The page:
Privacy Rewrite GSoC Project

Felipe Contreras felipe.contreras at
Tue Jul 21 16:43:14 EDT 2009

On Sun, Jul 19, 2009 at 3:04 PM, Will Thompson<will at> wrote:
> Sulabh Mahajan wrote:
>> Hey guys,
>> So what method I have adopted is that, I am storing all the privacy
>> information in the blist itself.
>> Now we have a list of buddies and list of other contacts, with block
>> message, block presence, and information being local only as flags to
>> the buddy.
>> To store contacts not on the buddy list, we have a group specifically
>> assigned, I have for the time being named this group _Privacy.
>> I modified the code in blist.c so that public API remains the same, and
>> buddies from _Privacy aren't referenced when we call functions like
>> purple_find_buddy().
> :'(
> This sounds like a really bad idea to me. Any name you pick for a group
> to hold these contacts is going to run the risk of clashing with a real
> group name. Given that you're taking the path of storing these contacts
> on the blist, the real issues would seem to be:
> a. There's no way to store contacts who aren't in any group.
> b. The UI can't decide for itself whether to display a buddy (based on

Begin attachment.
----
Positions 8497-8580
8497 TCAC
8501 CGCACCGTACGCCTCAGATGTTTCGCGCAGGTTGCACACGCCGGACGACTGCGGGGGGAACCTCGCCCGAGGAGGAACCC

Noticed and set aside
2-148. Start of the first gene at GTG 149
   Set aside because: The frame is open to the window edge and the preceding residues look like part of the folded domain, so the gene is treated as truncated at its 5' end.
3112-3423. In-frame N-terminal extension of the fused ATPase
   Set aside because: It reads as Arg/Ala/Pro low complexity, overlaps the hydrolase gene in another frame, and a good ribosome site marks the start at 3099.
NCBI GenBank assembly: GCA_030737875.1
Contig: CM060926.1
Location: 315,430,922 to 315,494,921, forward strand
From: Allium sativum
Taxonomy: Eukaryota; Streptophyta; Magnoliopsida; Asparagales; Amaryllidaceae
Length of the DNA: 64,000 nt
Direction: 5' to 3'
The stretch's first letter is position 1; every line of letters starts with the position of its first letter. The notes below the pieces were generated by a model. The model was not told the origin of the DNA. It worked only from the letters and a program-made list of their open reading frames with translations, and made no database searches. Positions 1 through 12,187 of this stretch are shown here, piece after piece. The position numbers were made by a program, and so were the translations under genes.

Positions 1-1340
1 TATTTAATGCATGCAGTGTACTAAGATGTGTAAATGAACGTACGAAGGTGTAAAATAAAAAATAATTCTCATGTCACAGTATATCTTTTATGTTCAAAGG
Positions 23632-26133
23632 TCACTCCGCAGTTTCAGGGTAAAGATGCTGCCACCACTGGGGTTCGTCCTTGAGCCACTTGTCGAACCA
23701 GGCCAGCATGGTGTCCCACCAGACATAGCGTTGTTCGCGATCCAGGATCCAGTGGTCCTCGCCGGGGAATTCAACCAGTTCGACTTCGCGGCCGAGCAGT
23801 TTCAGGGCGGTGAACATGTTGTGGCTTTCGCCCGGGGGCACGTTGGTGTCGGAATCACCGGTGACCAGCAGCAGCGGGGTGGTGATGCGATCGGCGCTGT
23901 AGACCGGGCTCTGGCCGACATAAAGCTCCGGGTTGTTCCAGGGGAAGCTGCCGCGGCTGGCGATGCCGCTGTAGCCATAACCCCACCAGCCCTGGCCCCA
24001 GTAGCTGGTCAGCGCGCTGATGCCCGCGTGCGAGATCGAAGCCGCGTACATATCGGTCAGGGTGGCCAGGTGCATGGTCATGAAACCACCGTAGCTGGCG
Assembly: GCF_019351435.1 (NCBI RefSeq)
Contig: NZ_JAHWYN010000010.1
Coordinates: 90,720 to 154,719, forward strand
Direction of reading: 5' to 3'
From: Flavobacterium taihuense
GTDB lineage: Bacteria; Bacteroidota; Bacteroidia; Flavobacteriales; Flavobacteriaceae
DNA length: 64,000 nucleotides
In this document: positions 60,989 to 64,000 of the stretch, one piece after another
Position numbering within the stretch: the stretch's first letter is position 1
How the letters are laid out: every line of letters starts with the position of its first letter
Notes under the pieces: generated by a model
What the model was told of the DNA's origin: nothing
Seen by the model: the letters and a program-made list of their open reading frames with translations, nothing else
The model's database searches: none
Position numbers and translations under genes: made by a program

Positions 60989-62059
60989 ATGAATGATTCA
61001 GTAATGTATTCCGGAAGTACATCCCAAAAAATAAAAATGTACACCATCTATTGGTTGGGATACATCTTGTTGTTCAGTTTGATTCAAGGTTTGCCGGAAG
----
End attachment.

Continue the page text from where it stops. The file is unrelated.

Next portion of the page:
> their subscription state, etc.) because there's no generic way to find out.
> The first problem is a special case of the more general problem that the
> buddy list's design, as a strict List -> Group -> Meta-contact -> Buddy
> hierarchy, is basically wrong for most protocols. On XMPP, groups are
> more like tags; I don't know of any protocol which forces you to have
> contacts in exactly one group, so I'm going to stick my neck out and
> suggest that the XMPP model is the right one. So rather than trying to
> decide on a pseudo-group into which to put contacts to whom the user is
> not subscribed, but has blocked or whatever, the correct solution would
> be to fix the buddy list's design so that you don't have to.
> Felipe touched on this: it's silly that one can and does have several
> PurpleBuddy structs representing the same buddy on the same account.
> In my mind, the contact list should basically be a set of contacts
> annotated with the set of groups they're in, the directionality of
> presence subscription (if any), whether they're blocked, etc etc. If
> this were the case, the UI could say "aha, the user has no subscription
> to this contact, and they're blocked; I won't bother to show them", and
> then you wouldn't need to make blist methods skip certain contacts.

Perhaps it would make sense to read a bit of historical discussions
about the privacy redesign:

Curiously, my proposal for a specific account/contact-id structure was
discredited at the time...

Felipe Contreras

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